Held Back

Love. Three years with old whatshername had done little to give me insight into what that meant. After she cheated on me with old whatshisname, I hadn’t wanted to give her up out of embarrassment as much as anything else. Alba was a small school. Everybody knew what was what, but Slim didn’t care. She believed in a lot of things, but she did not believe in ghosts. She believed in opening up to the future like a giant sunflower facing the sun.

We finally fell asleep, waking with dew on our faces, the damp sleeping bag. She was red and I was blue and we were zippered together in Pine River Park where no camping was allowed. Then we lived happily ever after….

I was back in Warren for Christmas break when one of my hippie housemates called me with the bad news. I drove straight back up to school, me and Mudboy in my old Satellite. I took the back roads so I wouldn’t have to pass the spot of the accident, though I wasn’t sure exactly where that was. Snow blew over the flat straight back roads of mid-Michigan as if no roads existed at all. I was crying, Mudboy licking my face as if he understood human grief. If only licking each other’s faces was enough, but it truly was not.

She believed in a lot of things, but she did not believe in ghosts. She believed in opening up to the future like a giant sunflower facing the sun.

When I finally get to Alba, first thing I do is find Gina and we fall into ragged grief together. I just changed tenses, I know, but I’m suddenly there now. Gina’s short, maybe 5’4”. I’m hugging her and crying down into her hair and staring forward into the space where Kim’s face should be. I know that sounds stupid. It was the first time I felt like a piece of the world was missing forever.

Here’s where I should offer redemption. To suggest she didn’t die in vain, that I became a stronger person, that I dedicated myself to trying to live a life she would’ve been proud of. But I was an amateur at grief. The coach should have left me on the bench and told me to watch and try and learn a thing or two. Not standing at the free throw stripe with the game on the line.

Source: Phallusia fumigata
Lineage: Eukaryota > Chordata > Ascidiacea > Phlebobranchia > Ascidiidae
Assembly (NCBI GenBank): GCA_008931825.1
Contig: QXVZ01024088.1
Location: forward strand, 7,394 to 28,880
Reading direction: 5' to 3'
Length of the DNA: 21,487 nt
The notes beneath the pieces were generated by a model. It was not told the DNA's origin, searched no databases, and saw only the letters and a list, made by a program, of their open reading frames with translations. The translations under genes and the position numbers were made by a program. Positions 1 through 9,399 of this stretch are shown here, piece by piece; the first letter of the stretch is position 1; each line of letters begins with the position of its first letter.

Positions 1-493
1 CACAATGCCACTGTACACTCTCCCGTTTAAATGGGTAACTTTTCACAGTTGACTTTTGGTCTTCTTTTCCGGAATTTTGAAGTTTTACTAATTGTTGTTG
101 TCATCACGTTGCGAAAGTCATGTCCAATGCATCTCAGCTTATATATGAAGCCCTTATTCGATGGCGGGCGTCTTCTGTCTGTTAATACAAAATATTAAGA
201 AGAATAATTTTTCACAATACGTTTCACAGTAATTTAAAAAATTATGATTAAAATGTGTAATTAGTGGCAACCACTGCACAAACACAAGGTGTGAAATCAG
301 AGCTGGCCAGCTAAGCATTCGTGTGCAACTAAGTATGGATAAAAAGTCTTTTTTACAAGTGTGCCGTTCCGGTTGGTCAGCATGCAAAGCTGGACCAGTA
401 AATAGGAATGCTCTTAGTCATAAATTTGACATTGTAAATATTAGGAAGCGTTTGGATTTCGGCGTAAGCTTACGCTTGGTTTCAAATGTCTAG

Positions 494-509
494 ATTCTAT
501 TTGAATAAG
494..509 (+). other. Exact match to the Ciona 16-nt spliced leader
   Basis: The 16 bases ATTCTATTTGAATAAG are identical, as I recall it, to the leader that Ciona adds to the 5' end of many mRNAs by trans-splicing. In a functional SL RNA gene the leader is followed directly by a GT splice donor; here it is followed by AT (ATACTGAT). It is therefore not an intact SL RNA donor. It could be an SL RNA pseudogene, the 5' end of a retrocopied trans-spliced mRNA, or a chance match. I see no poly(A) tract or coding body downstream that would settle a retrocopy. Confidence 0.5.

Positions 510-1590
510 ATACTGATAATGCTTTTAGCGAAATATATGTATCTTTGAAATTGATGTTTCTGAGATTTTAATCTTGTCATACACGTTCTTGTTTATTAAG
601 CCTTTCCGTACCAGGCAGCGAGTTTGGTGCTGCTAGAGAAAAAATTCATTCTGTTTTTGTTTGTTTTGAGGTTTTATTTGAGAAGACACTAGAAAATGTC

Gina and I spent that night together. Yeah, and we had sex too. Fast, wild sex. And then again. But all I felt was one sharp pain. Like a blackboard not being erased, but being blown up into a thousand brittle black pieces. I let Mudboy outside and forgot about him. When I left the next morning, Gina pulled me to her and whispered softly, “Don’t ever come back,” and I think I understood. She kissed a tear from my cheek and sent me out the door.

When I walked out into the cold on the grayest, cloudiest morning in the history of the world, Alba, Michigan version, Mudboy was gone, but when I got back to my house, he was waiting on the front stoop, wagging his little butt off. Dumb dog knew his own way home, trusted me to return.

Charles did tell Robin to fuck off, but she wouldn’t come to the door, so he had to yell it from the street. Which was okay back in Warren, yelling from the street. Slim got away from the yelling because of the financial generosity of a grandmother who painted watercolors in her basement. Slim was going to be a teacher of little kids in her soft candle voice. Her smile would light up a generation or two. Would have lit up. Maybe/would/could have. If she could’ve passed that one math class. If that community college class would’ve transferred. If a full moon lit up the river on graduation night. If she’d believed in ghosts. If she had simply lived.

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